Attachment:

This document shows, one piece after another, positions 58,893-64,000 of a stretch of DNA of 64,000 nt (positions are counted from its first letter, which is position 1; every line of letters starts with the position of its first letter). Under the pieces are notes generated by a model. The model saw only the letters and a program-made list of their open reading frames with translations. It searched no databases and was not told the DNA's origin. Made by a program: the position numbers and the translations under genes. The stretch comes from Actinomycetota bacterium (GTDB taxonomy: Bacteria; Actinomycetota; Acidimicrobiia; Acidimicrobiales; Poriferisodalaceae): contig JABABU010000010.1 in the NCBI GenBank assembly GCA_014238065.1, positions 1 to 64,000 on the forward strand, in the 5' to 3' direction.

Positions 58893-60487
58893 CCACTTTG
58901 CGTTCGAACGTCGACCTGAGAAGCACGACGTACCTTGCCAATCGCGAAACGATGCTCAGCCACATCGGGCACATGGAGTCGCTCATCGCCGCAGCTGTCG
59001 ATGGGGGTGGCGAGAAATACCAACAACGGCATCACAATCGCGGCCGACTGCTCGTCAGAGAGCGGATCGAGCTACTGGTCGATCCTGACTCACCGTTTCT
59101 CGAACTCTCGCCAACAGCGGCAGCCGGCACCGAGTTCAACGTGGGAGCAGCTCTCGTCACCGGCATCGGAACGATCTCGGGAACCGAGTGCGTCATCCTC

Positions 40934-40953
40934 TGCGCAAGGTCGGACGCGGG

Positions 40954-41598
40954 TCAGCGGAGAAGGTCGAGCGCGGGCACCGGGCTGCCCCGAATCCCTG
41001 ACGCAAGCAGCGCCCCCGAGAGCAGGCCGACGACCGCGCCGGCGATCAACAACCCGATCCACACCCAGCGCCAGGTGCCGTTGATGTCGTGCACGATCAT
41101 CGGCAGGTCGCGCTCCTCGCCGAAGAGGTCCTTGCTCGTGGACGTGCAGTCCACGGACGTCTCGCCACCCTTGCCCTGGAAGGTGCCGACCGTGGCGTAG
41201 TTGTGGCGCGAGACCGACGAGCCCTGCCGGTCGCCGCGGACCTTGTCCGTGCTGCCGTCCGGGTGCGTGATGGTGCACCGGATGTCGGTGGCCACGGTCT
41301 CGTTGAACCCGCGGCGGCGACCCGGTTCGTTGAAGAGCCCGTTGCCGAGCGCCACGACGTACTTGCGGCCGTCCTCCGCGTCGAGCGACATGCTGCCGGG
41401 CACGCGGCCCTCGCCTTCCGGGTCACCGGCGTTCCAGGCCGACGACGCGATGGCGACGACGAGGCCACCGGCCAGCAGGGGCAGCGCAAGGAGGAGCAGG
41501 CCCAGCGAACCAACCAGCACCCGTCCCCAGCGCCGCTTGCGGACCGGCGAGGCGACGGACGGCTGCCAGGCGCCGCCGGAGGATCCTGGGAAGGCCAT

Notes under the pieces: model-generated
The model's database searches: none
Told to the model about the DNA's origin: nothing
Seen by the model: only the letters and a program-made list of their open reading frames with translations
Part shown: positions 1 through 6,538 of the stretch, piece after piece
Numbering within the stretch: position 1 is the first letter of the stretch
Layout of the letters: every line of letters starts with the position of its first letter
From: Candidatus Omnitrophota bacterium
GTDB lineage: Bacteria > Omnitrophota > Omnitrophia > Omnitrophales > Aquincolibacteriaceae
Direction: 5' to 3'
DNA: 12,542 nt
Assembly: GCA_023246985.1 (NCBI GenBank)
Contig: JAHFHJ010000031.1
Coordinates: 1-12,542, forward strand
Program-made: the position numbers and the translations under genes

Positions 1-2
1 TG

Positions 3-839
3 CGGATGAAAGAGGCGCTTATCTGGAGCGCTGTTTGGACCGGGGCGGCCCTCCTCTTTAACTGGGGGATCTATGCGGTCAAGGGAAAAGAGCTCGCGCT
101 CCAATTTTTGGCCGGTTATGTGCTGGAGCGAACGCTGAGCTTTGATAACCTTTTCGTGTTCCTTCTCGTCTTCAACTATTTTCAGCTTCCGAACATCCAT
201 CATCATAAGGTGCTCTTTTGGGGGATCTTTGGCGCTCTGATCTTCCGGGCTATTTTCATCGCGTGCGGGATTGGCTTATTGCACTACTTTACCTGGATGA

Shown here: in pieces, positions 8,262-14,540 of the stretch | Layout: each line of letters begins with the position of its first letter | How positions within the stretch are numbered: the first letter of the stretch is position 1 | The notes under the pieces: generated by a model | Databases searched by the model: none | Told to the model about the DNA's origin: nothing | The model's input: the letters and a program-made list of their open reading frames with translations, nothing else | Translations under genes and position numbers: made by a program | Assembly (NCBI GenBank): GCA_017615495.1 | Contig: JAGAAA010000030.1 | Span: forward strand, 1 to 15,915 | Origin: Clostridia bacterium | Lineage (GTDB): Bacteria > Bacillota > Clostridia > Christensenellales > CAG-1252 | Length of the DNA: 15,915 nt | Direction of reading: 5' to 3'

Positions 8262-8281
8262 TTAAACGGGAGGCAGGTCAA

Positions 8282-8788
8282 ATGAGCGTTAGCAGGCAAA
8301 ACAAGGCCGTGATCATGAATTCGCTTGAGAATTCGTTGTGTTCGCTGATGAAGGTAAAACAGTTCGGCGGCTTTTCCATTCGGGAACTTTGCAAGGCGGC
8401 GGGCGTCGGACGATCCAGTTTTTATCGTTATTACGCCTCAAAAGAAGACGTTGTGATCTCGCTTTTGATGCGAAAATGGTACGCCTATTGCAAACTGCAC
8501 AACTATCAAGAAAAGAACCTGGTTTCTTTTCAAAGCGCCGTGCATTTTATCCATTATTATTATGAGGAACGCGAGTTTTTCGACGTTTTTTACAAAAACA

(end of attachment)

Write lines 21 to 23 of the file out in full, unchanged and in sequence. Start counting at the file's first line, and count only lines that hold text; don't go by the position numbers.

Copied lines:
Part shown: positions 1 through 6,538 of the stretch, piece after piece
Numbering within the stretch: position 1 is the first letter of the stretch
Layout of the letters: every line of letters starts with the position of its first letter